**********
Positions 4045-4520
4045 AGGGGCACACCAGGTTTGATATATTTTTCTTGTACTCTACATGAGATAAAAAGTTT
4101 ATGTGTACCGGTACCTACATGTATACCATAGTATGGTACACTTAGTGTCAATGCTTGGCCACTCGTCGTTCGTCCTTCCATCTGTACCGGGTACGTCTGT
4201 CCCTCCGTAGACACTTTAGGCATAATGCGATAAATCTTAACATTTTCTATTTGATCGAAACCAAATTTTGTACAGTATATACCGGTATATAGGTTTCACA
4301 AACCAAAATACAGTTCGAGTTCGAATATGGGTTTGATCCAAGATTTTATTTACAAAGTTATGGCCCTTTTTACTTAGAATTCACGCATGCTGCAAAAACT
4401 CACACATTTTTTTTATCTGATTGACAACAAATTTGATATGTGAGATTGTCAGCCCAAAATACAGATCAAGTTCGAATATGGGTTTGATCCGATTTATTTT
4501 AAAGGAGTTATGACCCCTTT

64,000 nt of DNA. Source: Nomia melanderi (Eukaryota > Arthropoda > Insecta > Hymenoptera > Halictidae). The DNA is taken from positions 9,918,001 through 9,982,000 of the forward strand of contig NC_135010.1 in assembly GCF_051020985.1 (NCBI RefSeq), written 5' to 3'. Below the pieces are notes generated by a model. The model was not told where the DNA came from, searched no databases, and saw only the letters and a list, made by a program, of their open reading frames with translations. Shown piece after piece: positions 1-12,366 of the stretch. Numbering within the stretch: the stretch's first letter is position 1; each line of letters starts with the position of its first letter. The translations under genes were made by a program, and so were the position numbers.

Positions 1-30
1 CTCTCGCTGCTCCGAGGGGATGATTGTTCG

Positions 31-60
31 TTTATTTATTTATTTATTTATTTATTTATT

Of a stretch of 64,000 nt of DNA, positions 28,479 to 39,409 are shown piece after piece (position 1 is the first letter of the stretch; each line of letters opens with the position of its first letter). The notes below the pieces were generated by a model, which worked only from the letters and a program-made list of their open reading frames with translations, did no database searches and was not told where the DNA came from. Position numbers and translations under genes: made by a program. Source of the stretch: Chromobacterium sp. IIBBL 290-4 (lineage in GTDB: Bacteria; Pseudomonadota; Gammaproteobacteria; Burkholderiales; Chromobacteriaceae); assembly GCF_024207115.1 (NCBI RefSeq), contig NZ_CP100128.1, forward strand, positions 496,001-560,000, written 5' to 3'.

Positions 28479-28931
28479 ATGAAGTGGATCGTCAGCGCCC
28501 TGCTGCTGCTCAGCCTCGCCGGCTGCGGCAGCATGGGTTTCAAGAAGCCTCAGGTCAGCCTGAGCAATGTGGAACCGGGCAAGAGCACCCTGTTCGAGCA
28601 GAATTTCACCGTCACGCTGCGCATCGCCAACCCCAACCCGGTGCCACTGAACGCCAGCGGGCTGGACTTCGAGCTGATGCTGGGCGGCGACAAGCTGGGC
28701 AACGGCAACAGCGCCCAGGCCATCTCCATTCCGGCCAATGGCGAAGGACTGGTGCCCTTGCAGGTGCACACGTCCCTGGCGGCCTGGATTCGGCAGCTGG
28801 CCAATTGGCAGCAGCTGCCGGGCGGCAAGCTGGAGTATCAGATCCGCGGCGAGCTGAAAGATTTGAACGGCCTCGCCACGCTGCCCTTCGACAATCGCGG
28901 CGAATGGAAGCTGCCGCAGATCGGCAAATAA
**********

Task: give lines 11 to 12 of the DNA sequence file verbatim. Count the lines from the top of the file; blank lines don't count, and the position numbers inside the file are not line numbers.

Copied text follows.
Positions 31-60
31 TTTATTTATTTATTTATTTATTTATTTATT